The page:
Security Suggestions - 10 Ways to Protect Yourself Online

This is a post written by Chris Torgalson, a former developer here at Raised Eyebrow. Editing it has been on my to-do list for ages and I've just finally gotten around to it. He can't post it now that he's gone but I wanted to make sure to give credit where it's due!


In the age of identify theft, phone hacking scandals and personal data being compromised, it’s no wonder that one of the more common questions we get from clients is how best to protect themselves (and their websites) online.

You can do a fair amount yourself in this area if you’re willing to get your hands dirty. The more of these suggestions you can implement, the safer you’ll be. We recognize that a lot of the following might be over the heads of those who don’t have dedicated IT support, but even doing one or two will go a long way towards improving your digital security .

1. Keep your OS, browser(s) and website software up to date

None of the other steps here will be effective if the software you use is vulnerable.

Unless there’s a compelling reason not to, allow your OS and browser software to auto-update regularly.

If your website is built on a content management system (CMS), make sure both the core software and any add-ons are up to date. Be sure to apply any security patches released in a timely manner.

2. Encrypt your hard drive(s)

This should protect your data if your computer / tablet / phone is lost or stolen.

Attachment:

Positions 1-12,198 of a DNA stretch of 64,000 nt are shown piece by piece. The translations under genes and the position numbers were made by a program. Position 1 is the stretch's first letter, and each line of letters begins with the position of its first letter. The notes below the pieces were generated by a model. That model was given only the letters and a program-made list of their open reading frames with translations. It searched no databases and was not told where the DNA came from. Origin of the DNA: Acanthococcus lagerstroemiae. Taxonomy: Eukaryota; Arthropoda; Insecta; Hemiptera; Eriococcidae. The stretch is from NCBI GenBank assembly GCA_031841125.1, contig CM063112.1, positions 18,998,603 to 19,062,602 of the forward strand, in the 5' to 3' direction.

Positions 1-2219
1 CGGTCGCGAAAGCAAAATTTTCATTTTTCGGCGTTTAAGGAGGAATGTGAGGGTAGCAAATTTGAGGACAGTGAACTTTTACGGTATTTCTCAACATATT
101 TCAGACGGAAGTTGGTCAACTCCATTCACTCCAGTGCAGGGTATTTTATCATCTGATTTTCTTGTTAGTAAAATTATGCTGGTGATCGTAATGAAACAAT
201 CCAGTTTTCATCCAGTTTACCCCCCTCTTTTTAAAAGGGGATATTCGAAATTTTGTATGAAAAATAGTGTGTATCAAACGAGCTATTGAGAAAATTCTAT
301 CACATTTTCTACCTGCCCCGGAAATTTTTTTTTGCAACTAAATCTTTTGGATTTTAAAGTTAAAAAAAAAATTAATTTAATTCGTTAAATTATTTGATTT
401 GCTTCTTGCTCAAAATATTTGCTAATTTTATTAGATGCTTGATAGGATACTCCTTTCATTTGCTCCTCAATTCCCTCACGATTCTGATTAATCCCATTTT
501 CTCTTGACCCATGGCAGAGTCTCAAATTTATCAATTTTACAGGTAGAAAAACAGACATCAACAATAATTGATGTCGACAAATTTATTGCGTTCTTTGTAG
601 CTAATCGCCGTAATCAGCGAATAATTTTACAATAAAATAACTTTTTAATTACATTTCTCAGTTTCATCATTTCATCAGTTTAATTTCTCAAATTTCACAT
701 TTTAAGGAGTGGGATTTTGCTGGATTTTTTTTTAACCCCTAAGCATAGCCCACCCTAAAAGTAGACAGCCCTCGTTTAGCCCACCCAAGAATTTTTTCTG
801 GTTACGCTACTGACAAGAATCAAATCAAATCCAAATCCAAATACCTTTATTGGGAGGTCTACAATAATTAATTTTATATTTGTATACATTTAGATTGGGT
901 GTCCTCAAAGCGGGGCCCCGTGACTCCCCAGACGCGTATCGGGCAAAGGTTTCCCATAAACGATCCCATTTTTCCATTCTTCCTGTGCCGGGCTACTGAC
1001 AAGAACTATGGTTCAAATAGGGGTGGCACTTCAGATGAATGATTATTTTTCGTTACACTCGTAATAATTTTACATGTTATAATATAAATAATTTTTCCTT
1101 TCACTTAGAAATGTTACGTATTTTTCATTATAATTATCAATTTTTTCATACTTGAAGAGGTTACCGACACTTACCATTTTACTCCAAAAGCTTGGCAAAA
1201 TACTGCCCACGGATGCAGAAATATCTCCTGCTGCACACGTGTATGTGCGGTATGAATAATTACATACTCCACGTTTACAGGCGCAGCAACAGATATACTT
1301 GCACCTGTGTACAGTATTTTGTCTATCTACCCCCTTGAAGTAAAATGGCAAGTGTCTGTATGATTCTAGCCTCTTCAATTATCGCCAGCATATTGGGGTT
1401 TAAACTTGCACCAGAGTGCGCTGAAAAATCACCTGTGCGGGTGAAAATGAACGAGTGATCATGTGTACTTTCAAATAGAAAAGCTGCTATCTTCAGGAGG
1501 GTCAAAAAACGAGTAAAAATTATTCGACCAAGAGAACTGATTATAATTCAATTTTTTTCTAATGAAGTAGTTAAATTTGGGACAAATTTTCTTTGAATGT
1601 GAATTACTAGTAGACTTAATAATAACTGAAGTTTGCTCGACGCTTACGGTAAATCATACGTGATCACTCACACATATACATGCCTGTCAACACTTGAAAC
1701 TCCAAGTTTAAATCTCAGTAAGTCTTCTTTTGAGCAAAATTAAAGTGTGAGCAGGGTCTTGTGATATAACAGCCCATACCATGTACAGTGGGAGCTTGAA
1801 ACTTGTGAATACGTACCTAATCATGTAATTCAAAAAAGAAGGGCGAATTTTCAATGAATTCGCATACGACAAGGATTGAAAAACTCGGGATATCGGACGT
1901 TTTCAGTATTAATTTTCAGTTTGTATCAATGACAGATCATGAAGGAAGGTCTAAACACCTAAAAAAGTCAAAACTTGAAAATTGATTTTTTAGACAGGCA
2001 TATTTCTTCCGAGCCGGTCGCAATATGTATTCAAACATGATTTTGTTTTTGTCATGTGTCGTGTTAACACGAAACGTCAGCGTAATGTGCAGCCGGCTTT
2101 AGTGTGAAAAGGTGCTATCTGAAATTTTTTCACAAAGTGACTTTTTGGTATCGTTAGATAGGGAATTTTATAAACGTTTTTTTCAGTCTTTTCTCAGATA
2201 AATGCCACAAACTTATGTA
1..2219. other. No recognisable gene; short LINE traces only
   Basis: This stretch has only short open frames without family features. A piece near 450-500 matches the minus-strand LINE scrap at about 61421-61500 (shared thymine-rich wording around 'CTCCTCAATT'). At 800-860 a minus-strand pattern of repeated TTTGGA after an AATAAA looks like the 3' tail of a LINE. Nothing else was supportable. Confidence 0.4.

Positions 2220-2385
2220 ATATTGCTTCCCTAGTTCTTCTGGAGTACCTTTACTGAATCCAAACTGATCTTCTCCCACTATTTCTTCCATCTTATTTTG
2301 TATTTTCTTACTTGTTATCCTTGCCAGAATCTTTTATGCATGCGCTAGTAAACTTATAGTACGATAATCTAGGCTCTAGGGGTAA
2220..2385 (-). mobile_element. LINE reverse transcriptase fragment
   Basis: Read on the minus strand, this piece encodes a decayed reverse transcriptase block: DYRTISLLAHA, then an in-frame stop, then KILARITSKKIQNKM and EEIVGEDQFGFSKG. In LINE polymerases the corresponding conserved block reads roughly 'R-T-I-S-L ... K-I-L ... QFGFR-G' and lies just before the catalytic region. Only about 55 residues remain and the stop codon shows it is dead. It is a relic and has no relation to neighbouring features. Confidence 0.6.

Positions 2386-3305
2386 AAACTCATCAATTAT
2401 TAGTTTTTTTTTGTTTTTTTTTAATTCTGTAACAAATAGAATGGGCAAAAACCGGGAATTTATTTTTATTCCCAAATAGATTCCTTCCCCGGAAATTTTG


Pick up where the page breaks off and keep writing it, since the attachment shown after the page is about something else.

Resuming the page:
Most operating systems (notably excluding iOS) include the option to turn on full-disk encryption. It is especially important to use this where possible on devices that use flash memory for storage (this includes phones and e.g. many new Apple laptops).

3. Use good passwords / passphrases

This makes your passwords harder to guess.

The most important factor in passwords is randomness. An insufficiently random password can be guessed (password crackers are currently able to test many millions of passwords per second). There are many online password generators, and most password managers (see #5) include password generation tools.

A good password is at least sixteen characters long and contains some mix of upper and lower case characters, numerals, punctuation and spaces. Longer is always better.

A good passphrase should probably contain four or more randomly chosen words (note: this means actually random according to a scheme such as e.g. diceware. Again, longer is better.

4. Never reuse any password for any reason

This means if a password is revealed, only one login/account is at risk.

If a login or account that uses a given password is compromised, every other account or login using the same password is at risk. Using only unique, high-quality passwords mitigates this risk.

5. Use a password manager

This facilitates using many unique, highly random passwords.

If you’re using good-quality, unique passwords and/or passphrases, then you will probably be unable to remember some or all of them. The solution to this is to use a password manager such as Lastpass, which we use here at Raised Eyebrow.

With the exception of Safari on Mac OS 10.9+, you should never use a web browser’s password manager as these typically incorporate no security or very weak security.

6. Do not share passwords (or other highly sensitive information) via unencrypted email

Email is an inherently insecure form of communication.